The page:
The opinion of the court was delivered by: Judge Christopher A. Boyko
CHRISTOPHER A. BOYKO, J.:
This matter comes before the Court upon Plaintiff's Objections to the Magistrate Judge's Report and Recommendation, recommending that Defendant's decision be affirmed. For the reasons set forth below, the Court rejects the Magistrate Judge's Report and Recommendation in part, and remands this case for further proceedings consistent with this opinion.
The procedural history and facts presented by the Magistrate Judge's Report and Recommendation have not been objected to and will be used in part to establish the facts and circumstances pertaining to this case. (Doc. No. 26 at 1-12.)
On July 28, 2005, Plaintiff, Stanika Jackson ("Plaintiff"), applied for a period of Disability Insurance Benefits ("DIB") under Title II of the Social Security Act, 42 U.S.C. § 416(i), and for Supplemental Security Income ("SSI") under Title XVI of the Social Security Act ("Act"), 42 U.S.C. §§ 423 and 1381(a), alleging disability as of August 31, 2002. (Doc. No. 26 at 1.) Plaintiff was 26 years old at the alleged onset of disability. Id. at 2. She has a high school education and has past work experience as a barmaid and nurse's aide. Id.
Plaintiff first visited South Pointe Hospital on April 25, 2003. Id. at 3. Since that visit, Plaintiff has endured several medical complications and procedures. Id. at 3-12. Plaintiff has specifically suffered from a number of medical problems, including abdominal problems, hernias, complications from surgery, intestinal problems, and a buildup of scar tissue. Id.
Plaintiff's claim for DIB and SSI was denied initially on January 31, 2006, and upon reconsideration on November 16, 2006. Id. Plaintiff timely requested an administrative hearing on December 1, 2006. Id.
On April 24, 2007, Plaintiff submitted for the first time evidence of psychological impairments. Id. at 2. This evidence included records from South Pointe Hospital relating to a behavioral evaluation of Plaintiff on November 30, 2006, psychological progress notes from December 1, 2006 through March 1, 2007, and notes from a psychiatric therapy session on April 19, 2007. Id. Plaintiff later submitted notes from a second psychiatric therapy session held on February 12, 2008. Id.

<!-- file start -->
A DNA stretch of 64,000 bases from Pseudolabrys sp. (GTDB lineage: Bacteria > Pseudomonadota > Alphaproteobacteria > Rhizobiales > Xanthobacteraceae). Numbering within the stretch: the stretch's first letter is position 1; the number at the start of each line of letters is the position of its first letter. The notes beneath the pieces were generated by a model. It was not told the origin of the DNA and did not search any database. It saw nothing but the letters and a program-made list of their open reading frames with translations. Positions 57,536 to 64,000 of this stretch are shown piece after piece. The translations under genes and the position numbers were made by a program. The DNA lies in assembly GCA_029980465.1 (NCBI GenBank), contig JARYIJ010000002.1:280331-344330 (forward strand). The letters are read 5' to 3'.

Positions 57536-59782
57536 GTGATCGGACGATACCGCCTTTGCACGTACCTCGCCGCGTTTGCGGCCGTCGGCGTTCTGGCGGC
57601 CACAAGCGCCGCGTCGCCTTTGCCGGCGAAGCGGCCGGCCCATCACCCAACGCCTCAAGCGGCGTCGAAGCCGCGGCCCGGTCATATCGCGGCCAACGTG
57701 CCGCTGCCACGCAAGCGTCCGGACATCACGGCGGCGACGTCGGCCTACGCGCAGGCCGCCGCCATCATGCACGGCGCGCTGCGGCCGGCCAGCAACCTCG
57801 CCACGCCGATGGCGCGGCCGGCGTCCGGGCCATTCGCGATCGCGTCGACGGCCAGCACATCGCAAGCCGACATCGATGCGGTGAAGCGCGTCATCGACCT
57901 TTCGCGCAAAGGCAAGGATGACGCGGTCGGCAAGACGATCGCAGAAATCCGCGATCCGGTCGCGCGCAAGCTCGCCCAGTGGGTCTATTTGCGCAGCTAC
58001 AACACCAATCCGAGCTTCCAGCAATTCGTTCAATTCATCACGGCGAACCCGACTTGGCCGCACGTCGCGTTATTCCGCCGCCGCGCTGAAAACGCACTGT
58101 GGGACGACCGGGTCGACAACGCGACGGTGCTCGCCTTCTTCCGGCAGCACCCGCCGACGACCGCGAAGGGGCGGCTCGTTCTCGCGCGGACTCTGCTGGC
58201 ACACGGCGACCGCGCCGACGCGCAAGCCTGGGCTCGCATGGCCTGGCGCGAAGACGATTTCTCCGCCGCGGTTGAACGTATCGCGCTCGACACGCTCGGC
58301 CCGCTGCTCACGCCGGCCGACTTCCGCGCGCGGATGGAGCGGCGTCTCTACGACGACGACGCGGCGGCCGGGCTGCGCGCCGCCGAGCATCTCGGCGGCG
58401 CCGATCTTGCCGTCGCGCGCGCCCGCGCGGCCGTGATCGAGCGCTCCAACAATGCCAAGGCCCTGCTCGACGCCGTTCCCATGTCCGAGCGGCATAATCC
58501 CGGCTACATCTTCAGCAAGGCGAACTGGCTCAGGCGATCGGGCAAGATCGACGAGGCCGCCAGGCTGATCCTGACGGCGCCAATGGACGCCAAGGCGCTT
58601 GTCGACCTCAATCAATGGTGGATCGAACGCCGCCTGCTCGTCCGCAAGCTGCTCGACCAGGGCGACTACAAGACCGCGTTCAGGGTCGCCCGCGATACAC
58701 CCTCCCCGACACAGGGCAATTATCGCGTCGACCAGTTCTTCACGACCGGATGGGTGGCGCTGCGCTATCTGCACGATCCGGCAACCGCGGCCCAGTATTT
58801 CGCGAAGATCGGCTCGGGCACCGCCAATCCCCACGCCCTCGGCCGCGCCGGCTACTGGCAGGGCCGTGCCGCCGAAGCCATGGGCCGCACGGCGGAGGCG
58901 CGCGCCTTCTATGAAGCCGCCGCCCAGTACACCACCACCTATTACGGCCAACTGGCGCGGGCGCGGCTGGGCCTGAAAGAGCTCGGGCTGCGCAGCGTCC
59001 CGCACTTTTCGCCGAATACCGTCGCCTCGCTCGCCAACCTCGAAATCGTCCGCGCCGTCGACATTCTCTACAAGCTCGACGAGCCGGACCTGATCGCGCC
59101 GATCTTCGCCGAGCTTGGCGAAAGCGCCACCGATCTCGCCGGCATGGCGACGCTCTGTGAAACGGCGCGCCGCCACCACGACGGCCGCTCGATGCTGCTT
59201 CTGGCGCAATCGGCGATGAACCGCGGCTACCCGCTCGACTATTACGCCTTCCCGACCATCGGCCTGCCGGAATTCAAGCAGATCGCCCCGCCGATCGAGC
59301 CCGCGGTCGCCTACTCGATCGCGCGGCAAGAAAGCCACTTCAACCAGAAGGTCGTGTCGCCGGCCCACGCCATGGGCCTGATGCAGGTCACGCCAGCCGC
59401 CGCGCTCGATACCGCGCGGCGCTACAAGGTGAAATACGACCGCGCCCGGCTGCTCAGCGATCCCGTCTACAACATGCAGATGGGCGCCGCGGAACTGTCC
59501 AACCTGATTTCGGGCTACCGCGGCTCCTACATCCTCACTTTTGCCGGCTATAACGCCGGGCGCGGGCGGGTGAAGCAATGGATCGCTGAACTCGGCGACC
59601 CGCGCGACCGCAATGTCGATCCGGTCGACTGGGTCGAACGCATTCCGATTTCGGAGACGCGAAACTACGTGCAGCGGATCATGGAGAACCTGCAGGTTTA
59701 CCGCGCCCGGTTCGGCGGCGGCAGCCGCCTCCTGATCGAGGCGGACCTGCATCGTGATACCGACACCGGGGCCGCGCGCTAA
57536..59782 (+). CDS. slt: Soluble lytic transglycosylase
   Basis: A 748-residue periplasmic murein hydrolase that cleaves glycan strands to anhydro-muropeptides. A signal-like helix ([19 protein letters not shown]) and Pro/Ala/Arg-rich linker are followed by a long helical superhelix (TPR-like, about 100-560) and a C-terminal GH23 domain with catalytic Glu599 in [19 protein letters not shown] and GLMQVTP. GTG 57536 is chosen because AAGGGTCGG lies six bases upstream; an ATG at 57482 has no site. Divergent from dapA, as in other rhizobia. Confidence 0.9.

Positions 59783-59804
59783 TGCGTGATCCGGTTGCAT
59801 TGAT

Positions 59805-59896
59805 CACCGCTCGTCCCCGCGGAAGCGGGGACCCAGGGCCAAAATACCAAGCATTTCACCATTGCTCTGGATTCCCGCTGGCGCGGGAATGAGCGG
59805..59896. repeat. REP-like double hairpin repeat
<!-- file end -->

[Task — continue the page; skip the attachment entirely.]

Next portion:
Administrative Law Judge Stephen M. Hanekamp ("ALJ") held a hearing on June 17, 2008. Id. Plaintiff was represented by counsel at the hearing, and she testified on her own behalf. Id. Gene Burkhammer testified as a vocational expert ("VE"). Id. The ALJ did not solicit the testimony of a medical expert regarding Plaintiff's psychological limitations. Id.
Plaintiff testified that she lived with her two daughters, ages 15 and 10, in a three bedroom house. Id. at 12. Her daughters did the household chores, for the most part. Id. She said that she had difficulty being around other people and "just didn't really care to be bothered with anybody." Id. Plaintiff stayed in her room during the day because she did not want to be around other people, and she got rid of the couches in her house because she did not want to have company. Id. Her regular visitors consisted of her mother, her two brothers, and three friends. Id. Plaintiff further testified that she had suicidal thoughts and did not handle stress well, particularly family-related stress. Id. She also testified that her antidepressants helped a little. Id.
During the VE's testimony, the ALJ asked the VE to assume a younger individual with a high school education and Plaintiff's past work experience who could function at the light level, lift and carry 20 pounds occasionally and 10 pounds frequently, stand and walk with normal breaks for six hours out of an eight-hour workday, and was limited to simple and repetitive tasks, no contact with the general public, and limited contact with fellow employees. Id. at 12-13. The ALJ then asked if such an individual would be able to perform Plaintiff's past work, and the VE opined that the individual could not. Id. at 13. When asked, the VE testified that such an individual could perform work in the national economy, including a housekeeping cleaner and production assembler. Id. According to the VE, such jobs would permit no more than two days' absence a month. Id. The VE added that if Plaintiff were unable to begin work before 8:00 p.m., the number of jobs would be reduced by half. Id. When the ALJ asked the VE to assume the same individual but limited to sedentary work and asked if there were any jobs in the national economy for such an individual, the VE said that there were. Id.
The ALJ issued a decision on October 15, 2008 in which he determined that Plaintiff is not disabled. Id. at 2. When the Appeals Counsel declined further review on July 29, 2009, the ALJ's decision became the final decision of the Commissioner. Id.
On April 13, 2010, Plaintiff filed a petition for judicial review in district court pursuant to 42 U.S.C. § 405(g). Id. at 2. The case was assigned to a Magistrate Judge who on July 20, 2011, filed her Report and Recommendation. (Doc. No. 26.) The Magistrate Judge recommended that the decision of the Commissioner be affirmed. Id. at 23. On August 5, 2011, ...